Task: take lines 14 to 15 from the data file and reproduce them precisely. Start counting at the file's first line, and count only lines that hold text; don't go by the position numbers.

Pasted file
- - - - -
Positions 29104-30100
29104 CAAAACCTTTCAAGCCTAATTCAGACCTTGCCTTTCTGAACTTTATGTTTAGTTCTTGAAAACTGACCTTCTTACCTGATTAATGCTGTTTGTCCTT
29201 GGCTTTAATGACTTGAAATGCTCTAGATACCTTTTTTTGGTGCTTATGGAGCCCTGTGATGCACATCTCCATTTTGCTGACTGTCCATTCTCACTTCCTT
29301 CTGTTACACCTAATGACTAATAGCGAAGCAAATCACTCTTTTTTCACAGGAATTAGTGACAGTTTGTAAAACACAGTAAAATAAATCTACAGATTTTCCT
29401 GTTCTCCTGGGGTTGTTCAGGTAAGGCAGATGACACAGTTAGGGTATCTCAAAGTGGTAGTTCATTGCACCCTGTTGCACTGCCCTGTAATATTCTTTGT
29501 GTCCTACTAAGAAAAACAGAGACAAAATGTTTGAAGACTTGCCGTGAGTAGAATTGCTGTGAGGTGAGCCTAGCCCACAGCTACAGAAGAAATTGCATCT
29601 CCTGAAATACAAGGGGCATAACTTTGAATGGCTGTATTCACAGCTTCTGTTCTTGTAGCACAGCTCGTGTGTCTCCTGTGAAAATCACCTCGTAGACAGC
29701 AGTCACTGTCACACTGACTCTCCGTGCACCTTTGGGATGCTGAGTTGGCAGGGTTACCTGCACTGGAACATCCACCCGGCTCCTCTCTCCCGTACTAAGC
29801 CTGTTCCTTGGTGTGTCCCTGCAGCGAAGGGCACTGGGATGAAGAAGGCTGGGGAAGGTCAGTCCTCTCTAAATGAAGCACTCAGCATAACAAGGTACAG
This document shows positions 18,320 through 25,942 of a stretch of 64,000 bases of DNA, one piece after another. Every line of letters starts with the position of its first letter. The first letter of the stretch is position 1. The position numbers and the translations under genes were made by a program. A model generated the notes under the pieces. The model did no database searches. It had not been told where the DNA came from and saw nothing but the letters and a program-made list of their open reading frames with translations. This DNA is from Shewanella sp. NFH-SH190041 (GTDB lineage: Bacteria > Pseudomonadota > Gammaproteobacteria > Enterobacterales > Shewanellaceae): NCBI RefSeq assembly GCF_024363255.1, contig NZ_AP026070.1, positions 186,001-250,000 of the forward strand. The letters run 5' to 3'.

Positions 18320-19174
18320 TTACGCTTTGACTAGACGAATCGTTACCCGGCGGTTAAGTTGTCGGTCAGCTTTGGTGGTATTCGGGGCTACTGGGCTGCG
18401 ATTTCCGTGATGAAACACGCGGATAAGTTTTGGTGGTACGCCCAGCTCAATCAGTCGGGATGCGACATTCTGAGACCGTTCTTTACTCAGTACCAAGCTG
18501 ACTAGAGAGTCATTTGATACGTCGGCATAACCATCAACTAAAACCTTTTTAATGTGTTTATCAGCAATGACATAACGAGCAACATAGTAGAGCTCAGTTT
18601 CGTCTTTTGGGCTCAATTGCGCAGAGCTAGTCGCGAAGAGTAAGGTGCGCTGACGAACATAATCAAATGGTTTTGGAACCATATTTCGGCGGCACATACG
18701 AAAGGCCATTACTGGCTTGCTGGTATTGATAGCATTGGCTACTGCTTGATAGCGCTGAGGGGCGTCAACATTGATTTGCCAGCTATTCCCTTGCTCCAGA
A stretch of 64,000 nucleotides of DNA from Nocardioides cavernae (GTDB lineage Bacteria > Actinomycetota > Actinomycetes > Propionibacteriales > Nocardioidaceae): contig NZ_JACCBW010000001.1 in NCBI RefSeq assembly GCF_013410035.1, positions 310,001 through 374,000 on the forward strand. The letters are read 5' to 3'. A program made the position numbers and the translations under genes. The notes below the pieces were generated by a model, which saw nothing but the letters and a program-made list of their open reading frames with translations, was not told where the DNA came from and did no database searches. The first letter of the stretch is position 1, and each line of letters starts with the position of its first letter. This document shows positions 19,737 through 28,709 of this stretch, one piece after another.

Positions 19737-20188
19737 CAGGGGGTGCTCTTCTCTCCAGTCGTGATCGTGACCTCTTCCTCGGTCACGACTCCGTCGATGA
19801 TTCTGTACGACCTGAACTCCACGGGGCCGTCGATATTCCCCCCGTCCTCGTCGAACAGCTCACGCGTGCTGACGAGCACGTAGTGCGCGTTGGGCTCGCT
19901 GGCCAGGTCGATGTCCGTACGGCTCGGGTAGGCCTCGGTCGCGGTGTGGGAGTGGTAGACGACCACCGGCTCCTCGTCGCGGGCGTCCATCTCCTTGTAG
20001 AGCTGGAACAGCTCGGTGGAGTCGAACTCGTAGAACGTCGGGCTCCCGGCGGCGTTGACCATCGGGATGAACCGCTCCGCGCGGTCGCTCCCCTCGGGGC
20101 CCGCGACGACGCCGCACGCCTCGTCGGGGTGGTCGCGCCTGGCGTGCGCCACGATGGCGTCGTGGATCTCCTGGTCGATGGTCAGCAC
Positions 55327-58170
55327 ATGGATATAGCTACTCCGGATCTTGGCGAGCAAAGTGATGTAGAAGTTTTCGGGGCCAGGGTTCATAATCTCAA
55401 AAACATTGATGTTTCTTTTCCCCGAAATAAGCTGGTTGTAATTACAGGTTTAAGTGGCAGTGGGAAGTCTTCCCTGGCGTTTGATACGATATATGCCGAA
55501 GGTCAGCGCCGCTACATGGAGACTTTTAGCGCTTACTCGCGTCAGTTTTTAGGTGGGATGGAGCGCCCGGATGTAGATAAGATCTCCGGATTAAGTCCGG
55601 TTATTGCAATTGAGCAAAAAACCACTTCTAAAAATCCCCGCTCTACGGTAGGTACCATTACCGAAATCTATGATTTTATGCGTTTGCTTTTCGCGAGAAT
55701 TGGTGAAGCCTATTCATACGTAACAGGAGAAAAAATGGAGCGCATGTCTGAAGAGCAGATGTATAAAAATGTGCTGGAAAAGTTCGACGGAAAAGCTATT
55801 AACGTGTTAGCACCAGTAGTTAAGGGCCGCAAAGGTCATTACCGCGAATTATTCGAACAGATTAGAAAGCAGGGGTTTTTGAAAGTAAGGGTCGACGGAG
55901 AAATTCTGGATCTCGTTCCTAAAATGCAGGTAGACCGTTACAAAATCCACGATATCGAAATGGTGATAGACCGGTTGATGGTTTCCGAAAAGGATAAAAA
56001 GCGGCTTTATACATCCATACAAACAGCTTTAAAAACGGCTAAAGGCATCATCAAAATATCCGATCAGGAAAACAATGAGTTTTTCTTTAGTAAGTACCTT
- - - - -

18501 ACTAGAGAGTCATTTGATACGTCGGCATAACCATCAACTAAAACCTTTTTAATGTGTTTATCAGCAATGACATAACGAGCAACATAGTAGAGCTCAGTTT
18601 CGTCTTTTGGGCTCAATTGCGCAGAGCTAGTCGCGAAGAGTAAGGTGCGCTGACGAACATAATCAAATGGTTTTGGAACCATATTTCGGCGGCACATACG